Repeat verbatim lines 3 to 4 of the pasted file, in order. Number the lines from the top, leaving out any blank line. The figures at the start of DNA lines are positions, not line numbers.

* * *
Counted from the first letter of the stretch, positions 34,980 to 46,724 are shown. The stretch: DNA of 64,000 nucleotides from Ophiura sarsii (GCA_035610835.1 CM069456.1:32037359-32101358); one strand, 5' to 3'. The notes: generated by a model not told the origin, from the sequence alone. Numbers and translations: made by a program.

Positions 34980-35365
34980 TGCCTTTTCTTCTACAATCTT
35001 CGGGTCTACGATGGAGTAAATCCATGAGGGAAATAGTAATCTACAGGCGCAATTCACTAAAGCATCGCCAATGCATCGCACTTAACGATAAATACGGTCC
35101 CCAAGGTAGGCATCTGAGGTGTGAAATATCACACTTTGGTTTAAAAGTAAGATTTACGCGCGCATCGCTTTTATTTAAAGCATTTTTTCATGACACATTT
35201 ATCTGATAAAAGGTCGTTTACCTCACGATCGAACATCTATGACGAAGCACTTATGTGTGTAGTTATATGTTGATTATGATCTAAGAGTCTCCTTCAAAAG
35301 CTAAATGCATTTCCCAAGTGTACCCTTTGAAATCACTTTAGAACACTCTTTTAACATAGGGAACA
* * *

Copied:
34980 TGCCTTTTCTTCTACAATCTT
35001 CGGGTCTACGATGGAGTAAATCCATGAGGGAAATAGTAATCTACAGGCGCAATTCACTAAAGCATCGCCAATGCATCGCACTTAACGATAAATACGGTCC